It’s hard to imagine a local, regional, or national church multiplication effort thriving without the engagement of local clergy, but sometimes our well-intentioned efforts lead to surprising resistance and backlash. This is particularly true in a denominational context, where the unifying factors are often theological and historical—not missional. (In a “network” context, the unifying factor is usually mission itself, so backlash is minimized.) Let me share with you what I’ve learned along the way; perhaps this will help you work hand-in-hand with the pastors in your area to fulfill the Great Commission. In my experience there are at least four stages encountered on the way to a true, symbiotic partnership.
- Novelty. In the earliest days of our modern church planting emphasis, planting a new church was a novelty in our region. A few church planters were recruited here and there, and they were deployed to areas geographically removed from other district churches. These were readily championed by district pastors and their churches, especially in the case where the new works were of a unique ethnicity. It was a good thing for established churches to pool resources to see these churches underway in “Judea and Samaria”.
- Momentum. Church planting catches on, and as the flywheel turns, the stories of redemption, baptisms, and changed lives begin to emerge. These are the stories the constituency has longed for. It gives purpose to being together, hearkening back to the earliest days of the association and why it is that a group of churches worked together to further God’s mission. A real sense of momentum can be achieved, in my opinion, within two years.
- Pushback. I wish that pushback didn’t occur, but it nearly always does. Once momentum picks up, some stakeholders will become wary of “all this emphasis on starting new churches,” and caution that some (themselves?) are being left behind. I understand some of this, because it mirrors the assumption that churches and denominations are to be “one stop shops” for religious shoppers, offering target ministries for constituents. When any good-intentioned but inwardly focused institution makes strides toward being more missional, there will be pushback. But this can be a defining thing, too, and not all pushback needs to result in a shrinking back or a blowing up.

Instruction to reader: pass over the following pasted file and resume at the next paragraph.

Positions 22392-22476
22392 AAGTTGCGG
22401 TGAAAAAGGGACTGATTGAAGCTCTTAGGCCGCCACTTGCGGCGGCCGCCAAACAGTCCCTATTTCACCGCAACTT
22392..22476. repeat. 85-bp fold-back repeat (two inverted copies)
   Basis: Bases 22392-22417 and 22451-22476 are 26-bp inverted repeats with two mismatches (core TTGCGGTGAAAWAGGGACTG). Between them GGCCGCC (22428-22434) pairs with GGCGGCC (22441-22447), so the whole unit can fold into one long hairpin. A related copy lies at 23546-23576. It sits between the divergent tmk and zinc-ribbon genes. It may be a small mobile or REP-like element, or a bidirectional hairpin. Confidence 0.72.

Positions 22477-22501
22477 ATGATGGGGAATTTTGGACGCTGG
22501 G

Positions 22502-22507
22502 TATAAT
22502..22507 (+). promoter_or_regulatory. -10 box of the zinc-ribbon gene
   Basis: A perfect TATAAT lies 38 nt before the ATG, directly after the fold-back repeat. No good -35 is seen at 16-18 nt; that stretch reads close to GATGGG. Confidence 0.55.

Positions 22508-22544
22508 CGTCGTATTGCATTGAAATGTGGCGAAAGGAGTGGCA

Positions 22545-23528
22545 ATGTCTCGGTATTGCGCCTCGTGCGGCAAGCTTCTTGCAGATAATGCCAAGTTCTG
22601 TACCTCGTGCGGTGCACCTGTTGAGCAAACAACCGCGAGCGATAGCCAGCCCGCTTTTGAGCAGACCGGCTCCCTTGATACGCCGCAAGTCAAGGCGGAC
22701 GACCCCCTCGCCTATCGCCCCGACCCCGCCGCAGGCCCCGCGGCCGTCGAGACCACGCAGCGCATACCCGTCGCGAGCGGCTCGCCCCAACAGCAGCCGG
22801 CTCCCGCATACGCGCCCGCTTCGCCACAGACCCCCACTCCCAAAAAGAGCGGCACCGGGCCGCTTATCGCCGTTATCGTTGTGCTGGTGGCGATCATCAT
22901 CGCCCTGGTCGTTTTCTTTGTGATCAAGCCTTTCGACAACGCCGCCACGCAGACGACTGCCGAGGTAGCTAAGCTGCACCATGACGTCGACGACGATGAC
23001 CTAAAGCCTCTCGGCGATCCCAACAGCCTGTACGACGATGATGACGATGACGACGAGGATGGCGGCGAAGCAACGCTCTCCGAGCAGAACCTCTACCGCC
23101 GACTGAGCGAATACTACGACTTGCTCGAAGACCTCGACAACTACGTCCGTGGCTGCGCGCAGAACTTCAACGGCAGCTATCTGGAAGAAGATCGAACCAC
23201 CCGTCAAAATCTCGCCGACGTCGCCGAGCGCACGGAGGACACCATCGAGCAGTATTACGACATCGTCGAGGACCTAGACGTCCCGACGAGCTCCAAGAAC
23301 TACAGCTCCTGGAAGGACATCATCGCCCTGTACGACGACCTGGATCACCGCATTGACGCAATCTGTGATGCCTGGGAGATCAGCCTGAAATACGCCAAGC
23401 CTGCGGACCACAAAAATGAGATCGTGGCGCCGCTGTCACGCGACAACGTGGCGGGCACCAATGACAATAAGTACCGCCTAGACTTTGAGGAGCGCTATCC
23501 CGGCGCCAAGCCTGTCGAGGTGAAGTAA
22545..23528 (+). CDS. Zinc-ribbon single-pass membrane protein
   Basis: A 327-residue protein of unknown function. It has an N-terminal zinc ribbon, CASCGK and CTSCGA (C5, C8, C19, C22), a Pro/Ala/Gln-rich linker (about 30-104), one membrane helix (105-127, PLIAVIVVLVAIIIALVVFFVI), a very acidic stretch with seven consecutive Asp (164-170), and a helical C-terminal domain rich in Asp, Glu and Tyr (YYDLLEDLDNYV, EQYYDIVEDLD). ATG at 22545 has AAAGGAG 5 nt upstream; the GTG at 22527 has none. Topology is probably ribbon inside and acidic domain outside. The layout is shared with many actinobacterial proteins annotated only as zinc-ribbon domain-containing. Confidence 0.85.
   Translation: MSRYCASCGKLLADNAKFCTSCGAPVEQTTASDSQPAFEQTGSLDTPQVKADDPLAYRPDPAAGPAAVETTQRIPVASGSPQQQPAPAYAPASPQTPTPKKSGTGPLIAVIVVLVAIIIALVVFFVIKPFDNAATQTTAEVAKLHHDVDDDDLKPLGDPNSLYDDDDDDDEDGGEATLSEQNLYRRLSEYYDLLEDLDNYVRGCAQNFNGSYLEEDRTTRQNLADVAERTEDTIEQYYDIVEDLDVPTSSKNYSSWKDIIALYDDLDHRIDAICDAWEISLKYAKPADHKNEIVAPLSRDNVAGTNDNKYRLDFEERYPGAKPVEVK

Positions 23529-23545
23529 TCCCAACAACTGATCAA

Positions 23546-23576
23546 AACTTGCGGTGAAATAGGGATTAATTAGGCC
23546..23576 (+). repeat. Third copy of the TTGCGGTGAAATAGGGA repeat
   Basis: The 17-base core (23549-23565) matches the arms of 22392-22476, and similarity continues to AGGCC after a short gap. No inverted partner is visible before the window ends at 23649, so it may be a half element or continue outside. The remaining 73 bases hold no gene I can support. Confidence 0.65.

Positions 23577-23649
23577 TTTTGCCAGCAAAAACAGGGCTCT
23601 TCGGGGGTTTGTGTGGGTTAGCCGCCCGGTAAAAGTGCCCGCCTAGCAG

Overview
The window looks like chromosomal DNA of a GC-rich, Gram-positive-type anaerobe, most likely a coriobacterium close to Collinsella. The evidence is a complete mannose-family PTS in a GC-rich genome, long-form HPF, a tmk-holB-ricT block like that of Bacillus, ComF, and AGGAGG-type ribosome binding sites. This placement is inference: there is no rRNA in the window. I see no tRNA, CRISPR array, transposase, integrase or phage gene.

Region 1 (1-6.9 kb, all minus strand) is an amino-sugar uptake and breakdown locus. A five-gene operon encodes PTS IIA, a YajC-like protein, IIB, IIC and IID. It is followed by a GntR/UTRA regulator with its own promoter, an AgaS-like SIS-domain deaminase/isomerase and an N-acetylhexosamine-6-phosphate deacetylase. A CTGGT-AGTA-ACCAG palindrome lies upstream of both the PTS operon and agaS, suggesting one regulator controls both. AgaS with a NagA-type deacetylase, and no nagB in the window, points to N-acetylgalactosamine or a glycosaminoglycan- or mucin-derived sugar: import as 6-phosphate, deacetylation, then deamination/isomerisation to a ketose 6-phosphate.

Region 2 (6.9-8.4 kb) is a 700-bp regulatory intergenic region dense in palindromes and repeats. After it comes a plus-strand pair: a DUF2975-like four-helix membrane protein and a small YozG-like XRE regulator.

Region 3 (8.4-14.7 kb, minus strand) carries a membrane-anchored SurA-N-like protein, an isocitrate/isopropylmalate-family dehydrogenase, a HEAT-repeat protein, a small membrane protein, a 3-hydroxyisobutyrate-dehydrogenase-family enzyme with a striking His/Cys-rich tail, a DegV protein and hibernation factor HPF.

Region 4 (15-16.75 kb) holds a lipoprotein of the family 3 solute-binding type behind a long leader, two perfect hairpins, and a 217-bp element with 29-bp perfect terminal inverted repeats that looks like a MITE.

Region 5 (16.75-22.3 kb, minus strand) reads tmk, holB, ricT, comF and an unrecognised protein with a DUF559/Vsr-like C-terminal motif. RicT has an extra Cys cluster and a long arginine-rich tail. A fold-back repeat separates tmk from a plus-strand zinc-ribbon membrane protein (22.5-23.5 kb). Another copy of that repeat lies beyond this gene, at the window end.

- Engagement. If movement leaders are patient, prayerful, biblical in their communication, good listeners, and persistent during the unsettling times of pushback, an engagement of constituents can be realized. At one time I worked for an executive minister who had acquired solid street credibility among district constituents. He was patient, kind, and grandfatherly. And when our church planting movement picked up steam and encountered pushback, he stood in the gap between the young bucks and the old guard. He was also hard of hearing in one ear; so often, when he would field pushback questions, he’d just “listen.” At his retirement I teased that “Larry gave us the freedom we needed to duct-tape this movement together—or else he acted like he didn’t understand the question!”
This is good news, but I actually have some better news. It’s possible to do this without a lot of pain. There is a way to effectively engage constituents while eliminating or nearly eliminating pushback. The secret is to form regional leaders into missional networks that team together to start new works. In next week’s blog, we’ll cover some of the most effective ways to do this.